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Remembering a chapter of Chile’s history on Facebook’s Virtual Library of Salvador Allende

LatinaLista — Salvador Allende is an integral part of Chilean history. A 40-year career politician, Allende was the first Marxist to become president of a Latin American country through open elections in 1970. It wasn’t long before his policies of nationalizing the country’s industries angered the other branches of Chilean government and kicked off the infamous 1973 coup de etat that ousted him from power.

Unfortunately for the Chileans, the coup — meant to liberate the country from Allende’s socialist agenda — was only replaced with the Pinochet regime, far more sinister and deadly for the people of Chile. Rather than resign his post, Allende chose to commit suicide as his presidential quarters was under siege.

The day he died, Allende became yet another figure to be buried in Chile’s history — until his grandson Gonzalo Meza Allende vowed to not let the memory of his abuelo be forgotten.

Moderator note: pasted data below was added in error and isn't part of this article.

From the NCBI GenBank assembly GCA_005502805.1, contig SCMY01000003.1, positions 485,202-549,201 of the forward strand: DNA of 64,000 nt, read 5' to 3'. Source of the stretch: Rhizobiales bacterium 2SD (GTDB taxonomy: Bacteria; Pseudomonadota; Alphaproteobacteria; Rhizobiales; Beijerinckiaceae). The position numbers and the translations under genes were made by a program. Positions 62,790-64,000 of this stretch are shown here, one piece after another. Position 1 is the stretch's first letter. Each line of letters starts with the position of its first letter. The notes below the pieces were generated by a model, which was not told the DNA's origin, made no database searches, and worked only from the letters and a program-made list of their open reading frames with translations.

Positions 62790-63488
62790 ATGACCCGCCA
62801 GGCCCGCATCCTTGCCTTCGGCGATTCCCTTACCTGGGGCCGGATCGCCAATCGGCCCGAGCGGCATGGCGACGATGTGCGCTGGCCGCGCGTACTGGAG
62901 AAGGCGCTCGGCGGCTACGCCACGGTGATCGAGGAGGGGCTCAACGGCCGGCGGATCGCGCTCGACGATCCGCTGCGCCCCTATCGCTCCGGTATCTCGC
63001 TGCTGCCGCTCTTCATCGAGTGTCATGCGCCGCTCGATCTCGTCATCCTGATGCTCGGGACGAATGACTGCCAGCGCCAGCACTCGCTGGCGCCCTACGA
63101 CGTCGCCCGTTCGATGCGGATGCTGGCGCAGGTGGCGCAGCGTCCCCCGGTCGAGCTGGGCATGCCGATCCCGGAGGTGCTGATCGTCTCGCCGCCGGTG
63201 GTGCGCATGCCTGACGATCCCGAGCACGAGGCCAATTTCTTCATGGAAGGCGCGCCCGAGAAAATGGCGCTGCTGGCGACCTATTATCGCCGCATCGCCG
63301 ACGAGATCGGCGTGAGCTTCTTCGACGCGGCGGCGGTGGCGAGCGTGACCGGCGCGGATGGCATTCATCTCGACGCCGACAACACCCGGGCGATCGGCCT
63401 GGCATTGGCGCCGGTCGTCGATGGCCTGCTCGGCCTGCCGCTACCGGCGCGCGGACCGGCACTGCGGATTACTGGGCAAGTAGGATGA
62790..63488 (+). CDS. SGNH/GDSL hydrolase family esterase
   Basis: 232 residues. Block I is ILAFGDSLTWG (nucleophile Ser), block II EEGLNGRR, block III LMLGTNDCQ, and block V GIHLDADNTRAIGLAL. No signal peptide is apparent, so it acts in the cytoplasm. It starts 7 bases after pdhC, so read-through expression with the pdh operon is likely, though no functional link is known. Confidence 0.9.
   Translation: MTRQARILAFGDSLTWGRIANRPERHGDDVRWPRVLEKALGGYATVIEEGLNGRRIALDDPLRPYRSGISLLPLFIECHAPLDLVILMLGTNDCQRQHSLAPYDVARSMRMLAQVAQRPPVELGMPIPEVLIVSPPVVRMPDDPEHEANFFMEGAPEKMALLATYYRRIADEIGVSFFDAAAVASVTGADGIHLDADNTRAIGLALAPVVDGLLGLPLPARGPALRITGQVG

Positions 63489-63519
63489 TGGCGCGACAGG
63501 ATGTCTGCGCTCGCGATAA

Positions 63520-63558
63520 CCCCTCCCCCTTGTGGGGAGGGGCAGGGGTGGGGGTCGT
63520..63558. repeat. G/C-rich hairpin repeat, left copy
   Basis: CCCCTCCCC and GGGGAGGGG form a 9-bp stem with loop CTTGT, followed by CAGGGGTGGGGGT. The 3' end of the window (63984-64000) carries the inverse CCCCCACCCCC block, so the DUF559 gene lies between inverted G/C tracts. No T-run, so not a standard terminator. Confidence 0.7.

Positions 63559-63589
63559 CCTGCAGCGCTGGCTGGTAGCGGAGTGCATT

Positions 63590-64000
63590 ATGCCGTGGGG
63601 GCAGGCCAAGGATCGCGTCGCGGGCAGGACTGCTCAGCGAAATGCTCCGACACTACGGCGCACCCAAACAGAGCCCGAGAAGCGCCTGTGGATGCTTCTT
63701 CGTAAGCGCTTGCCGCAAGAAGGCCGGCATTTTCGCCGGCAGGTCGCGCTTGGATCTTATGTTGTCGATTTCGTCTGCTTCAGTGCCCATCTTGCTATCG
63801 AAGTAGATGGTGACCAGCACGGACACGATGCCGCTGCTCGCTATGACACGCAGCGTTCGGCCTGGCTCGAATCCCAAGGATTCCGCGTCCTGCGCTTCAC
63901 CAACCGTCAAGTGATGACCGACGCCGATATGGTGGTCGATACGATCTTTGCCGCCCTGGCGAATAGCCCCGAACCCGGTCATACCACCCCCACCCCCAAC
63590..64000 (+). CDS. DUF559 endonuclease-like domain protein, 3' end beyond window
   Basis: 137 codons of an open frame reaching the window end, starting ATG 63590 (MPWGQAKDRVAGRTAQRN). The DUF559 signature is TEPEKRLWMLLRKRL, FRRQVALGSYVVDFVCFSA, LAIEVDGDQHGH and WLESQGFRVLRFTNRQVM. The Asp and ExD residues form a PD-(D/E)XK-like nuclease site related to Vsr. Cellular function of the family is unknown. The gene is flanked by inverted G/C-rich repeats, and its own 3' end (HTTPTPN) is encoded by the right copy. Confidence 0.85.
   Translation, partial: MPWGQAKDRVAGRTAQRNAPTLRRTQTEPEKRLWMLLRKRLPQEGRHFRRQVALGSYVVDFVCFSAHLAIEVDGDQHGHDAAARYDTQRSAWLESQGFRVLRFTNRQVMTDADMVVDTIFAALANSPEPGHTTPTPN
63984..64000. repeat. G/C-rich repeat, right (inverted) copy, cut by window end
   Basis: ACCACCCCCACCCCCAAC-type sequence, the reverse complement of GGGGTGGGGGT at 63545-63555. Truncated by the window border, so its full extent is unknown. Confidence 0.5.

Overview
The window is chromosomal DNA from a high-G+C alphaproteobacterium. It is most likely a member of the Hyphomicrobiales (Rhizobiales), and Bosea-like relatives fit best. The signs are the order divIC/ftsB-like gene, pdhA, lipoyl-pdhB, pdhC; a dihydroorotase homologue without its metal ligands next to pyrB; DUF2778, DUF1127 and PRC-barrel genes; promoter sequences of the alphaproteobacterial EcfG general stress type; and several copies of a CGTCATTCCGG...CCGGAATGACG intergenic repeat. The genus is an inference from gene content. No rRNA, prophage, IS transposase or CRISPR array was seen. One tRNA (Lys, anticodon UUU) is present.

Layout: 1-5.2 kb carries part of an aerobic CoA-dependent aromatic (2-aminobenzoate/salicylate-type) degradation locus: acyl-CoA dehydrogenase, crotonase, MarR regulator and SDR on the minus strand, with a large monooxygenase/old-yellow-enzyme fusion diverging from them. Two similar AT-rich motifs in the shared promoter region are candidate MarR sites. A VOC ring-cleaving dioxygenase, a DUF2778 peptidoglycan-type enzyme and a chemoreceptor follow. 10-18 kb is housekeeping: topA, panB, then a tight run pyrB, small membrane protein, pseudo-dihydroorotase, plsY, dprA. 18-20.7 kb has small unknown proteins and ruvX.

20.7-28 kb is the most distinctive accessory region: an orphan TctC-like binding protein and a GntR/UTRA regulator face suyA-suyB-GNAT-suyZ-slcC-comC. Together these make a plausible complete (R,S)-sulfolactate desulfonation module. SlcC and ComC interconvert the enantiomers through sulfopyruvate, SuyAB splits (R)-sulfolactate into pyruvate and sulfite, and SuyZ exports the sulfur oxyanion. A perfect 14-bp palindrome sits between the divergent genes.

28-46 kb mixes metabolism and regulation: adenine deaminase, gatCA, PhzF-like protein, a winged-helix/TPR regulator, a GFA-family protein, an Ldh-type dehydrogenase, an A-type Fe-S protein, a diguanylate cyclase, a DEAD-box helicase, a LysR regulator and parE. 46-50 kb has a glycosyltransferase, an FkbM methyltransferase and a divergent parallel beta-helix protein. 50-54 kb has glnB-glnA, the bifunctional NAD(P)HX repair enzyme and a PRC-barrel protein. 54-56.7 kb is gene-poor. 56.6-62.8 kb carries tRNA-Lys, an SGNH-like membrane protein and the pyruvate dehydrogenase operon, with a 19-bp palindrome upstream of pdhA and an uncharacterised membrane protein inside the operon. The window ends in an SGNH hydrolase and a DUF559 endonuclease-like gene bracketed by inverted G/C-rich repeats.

Meza Allende wanted Chile to know the history of his grandfather’s presidency and so he steadily collected photos documenting his grandfather’s days in office — right up until moments before his suicide, and posting them on Facebook.

Unfortunately, Meza Allende followed in his grandfather’s footsteps and took his own life in 2010, with his project incomplete. A friend who had worked with him on the photo collection decided to fulfill Gonzalo’s dream and took over the project in 2012.

Felipe Henríquez Ordenes has grown the Virtual Library of Salvador Allende with help from embassies around the world and historians interested in this chapter of Chile’s history.

As the country prepares to observe the 40th anniversary of the 1973 coup in September, Henríquez Ordenes is planning a special event beginning on Sept. 10. He plans to retrace Allende’s last moments before the first bombs landed on the presidential palace on that fateful day in September.

In the meantime, the virtual library is in full operation — providing free access to all the photos. A decision that would have met with Allende’s approval.

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